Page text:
Product: Tweak UI
License: Free to download and use with licensed copies of Windows XP.
Tweak UI ("tweak user interface") is one of the individual Microsoft PowerToys for Windows XP that can be downloaded directly from Microsoft.com at www.microsoft.com/windowsxp/Downloads/powertoys/Xppowertoys.mspx . What about Tweak UI for Vista? Sorry, apparently Microsoft has not released a Tweak UI for Vista. A third party has released a product Tweak VI that is reported to provide some of the functionality.
First, let’s look at Microsoft’s description of the tool…
This PowerToy gives you access to system settings that are not exposed in the Windows XP default user interface, including mouse settings, Explorer settings, taskbar settings, and more.
Version 2.10 requires Windows XP Service Pack 1 or Windows Server 2003.
While their description is short, it does not do justice to the capabilities of Tweak UI. Let’s look at some of the many functions of Tweak UI.
First, in the left image below, we see the program display when first opened.
In the right image below, I have expanded the menu structure (using the + signs that appeared by default) to show the list of all the control screens available — well, really just all that would show in that image.
In the right-hand panel of the right image below, we see some of the settings that can be controlled via the General tab. Notice also that there is a vertical scrollbar, indicating more settings that can be controlled from there.
For the left image below, I’ve scrolled down the left panel so we can see more of the types of customizations available — and I’ve clicked on Desktop, so we can see the control for displaying Windows’ own Desktop icons.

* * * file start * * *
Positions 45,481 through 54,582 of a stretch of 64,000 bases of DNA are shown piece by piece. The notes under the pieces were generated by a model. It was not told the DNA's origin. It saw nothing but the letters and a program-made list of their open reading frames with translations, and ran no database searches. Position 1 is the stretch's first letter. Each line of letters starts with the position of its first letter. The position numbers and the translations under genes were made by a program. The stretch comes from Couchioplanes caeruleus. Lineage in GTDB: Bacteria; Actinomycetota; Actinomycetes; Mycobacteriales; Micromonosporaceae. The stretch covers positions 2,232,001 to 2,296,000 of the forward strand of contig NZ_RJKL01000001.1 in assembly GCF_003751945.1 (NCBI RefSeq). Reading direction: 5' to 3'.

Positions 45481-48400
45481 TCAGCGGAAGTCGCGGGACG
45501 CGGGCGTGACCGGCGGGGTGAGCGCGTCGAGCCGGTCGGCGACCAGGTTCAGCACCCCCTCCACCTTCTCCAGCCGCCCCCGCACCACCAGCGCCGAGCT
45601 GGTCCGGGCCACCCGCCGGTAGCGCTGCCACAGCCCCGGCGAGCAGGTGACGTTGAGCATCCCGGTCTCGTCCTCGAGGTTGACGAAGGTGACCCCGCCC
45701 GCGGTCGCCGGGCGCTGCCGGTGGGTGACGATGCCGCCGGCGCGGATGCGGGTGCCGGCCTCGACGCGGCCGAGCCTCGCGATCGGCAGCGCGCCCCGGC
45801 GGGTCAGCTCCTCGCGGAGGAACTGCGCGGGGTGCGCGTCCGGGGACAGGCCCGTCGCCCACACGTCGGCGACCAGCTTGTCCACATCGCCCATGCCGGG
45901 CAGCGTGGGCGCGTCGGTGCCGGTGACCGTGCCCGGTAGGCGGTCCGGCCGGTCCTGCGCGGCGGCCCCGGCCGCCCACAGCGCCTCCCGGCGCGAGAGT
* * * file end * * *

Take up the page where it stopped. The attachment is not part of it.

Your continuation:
For the left image below, I’ve scrolled down the left panel so we can see more of the types of customizations available — and I’ve clicked on Autologon. Notice that you can control automatic logon to the system upon system startup (including reboots/restarts). If you have multiple user ID’s on your computer, you can specify which user ID is automatically logged on.
The next image on the left shows the Repair options available as the last selection via the left-hand panel.
The image below on the right shows the options available under Access Control.
Bottom Line: Tweak UI provides a great consolidated interface for controlling many options in Windows XP. Without Tweak UI, we can change some of these, but the options are scattered throughout Windows’ various dialog boxes. Using Tweak UI, we have the options in one place.